3hive Record Lounge owner and BYU graduate Sam Cannon said opening Provo’s only record shop last November was almost accidental. When The Mighty Baker moved from its spot on 500 North in Provo, the building owner let Cannon know the space was available if he wanted to set up shop.
“The next thing you know, I have a record store,” Cannon recalled, laughing while donning a sweatshirt with the words “Delicious Vinyl.” “I have a day job, so I need this to pay its way, but I don’t need it to make a living. And so it really is just a passion project of mine.”
Cannon didn’t open the 3hive Record Lounge on a whim, even if it may have been near accidental. He received encouragement from others in the Provo music scene, who agreed with Cannon’s belief that “a college town this size should have a record store,” and had success selling records both online and in pop-up shops.
“I think the reason that people buy records is not necessarily for the sound quality, certainly not for the convenience, but because it’s a physical object made by a band or an artist that you love,” Cannon said. “If you have an emotional connection with something, but you have nothing physical to show for it, that doesn’t kind of feel right. It doesn’t feel complete.”
If a record store was going to open in Provo, Cannon seemed like the ideal person to do it. Apart from his impressive record collection and background in music, he’s loved vinyl records since he was a child, a passion he’s passed on to his three teenaged children.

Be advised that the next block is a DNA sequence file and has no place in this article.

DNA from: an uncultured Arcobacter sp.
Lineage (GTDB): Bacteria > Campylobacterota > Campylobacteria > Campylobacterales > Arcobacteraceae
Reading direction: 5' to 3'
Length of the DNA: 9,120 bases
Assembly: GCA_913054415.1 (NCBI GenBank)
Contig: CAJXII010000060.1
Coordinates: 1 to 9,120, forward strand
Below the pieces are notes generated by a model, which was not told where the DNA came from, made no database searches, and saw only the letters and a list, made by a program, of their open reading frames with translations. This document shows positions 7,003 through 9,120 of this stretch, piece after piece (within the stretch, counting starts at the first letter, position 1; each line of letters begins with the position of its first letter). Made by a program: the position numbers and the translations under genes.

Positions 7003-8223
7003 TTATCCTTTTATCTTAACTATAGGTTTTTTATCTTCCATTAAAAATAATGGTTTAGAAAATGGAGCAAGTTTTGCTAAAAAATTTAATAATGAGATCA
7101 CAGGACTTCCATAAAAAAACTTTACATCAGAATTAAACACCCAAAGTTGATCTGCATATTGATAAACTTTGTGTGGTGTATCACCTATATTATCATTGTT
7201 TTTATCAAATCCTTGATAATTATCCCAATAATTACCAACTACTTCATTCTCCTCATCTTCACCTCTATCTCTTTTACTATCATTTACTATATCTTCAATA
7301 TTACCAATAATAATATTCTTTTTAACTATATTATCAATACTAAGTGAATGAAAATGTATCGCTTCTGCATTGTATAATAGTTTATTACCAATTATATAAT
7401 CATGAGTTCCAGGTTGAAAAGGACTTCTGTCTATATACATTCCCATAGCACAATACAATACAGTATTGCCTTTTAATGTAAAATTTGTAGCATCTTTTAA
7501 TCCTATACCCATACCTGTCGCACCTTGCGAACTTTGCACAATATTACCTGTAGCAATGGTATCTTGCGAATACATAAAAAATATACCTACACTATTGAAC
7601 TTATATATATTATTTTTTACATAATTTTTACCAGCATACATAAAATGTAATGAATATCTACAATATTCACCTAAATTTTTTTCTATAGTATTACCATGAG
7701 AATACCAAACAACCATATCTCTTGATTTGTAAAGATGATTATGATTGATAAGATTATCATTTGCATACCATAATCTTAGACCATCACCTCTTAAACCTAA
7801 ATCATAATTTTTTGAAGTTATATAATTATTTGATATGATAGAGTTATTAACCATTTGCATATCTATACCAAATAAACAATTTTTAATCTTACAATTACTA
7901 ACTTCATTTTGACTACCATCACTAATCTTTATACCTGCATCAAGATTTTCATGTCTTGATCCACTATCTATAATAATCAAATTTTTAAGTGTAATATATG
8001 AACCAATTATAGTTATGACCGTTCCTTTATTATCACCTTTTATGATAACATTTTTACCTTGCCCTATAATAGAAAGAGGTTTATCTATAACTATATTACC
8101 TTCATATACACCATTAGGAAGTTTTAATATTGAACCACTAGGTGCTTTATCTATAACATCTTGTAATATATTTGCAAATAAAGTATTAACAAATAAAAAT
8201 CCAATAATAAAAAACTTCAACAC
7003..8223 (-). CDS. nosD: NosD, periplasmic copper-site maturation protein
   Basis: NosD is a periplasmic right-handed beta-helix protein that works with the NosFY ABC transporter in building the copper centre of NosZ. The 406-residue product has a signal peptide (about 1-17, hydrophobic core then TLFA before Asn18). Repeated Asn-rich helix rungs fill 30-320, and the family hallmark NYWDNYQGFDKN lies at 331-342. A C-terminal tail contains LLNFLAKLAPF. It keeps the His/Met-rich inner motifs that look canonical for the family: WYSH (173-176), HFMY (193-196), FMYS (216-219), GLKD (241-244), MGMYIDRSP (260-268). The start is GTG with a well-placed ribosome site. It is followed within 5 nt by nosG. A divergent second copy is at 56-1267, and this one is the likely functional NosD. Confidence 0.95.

“I was interested in it from the minute … I wouldn’t say the minute I was born, although I do remember pretty early on messing with my parents’ records,” Cannon said. “I got my first record when I was 12 and really haven’t stopped.”
Cannon graduated from BYU with a humanities degree in 1993 and then worked as a music journalist. After switching careers to the advertising industry, he missed sharing music with other people, so in 2004, he teamed up with a few friends to start a music blog called 3hive.
“At the time, we were sharing mp3s, and so it kind of made sense,” Cannon said of the blog name. “That was the thing. Like, ‘Here’s a band we like, and here’s some mp3s that they’re making available,’ but we always kept buying vinyl.”
After the blog had been running for about a decade, Cannon and his friends decided to start selling vinyl online. They opened an online store as an offshoot of the blog, and it quickly grew faster than anticipated.
“It started with very modest intentions. We were only going to sell maybe 20 different albums at a time, just the bands that we were really into at the time. And next thing I knew, I had kind of a basement full of records,” Cannon said, laughing. “Because I’m kind of obsessive that way.”
At around the same time, Cannon and his family relocated to Utah. He went out to lunch with Velour Live Music Gallery owner Corey Fox, who encouraged him to open a record store in Provo and let him sell records at Velour on the weekends.
“People were coming out in droves,” Cannon said. “And so it really kind of validated the idea that that’s what we needed to do.”
One thing led to another, and Fox introduced Cannon to the owner of the building that is now home to the 3hive Record Lounge. The space became available, and Cannon decided to open his store.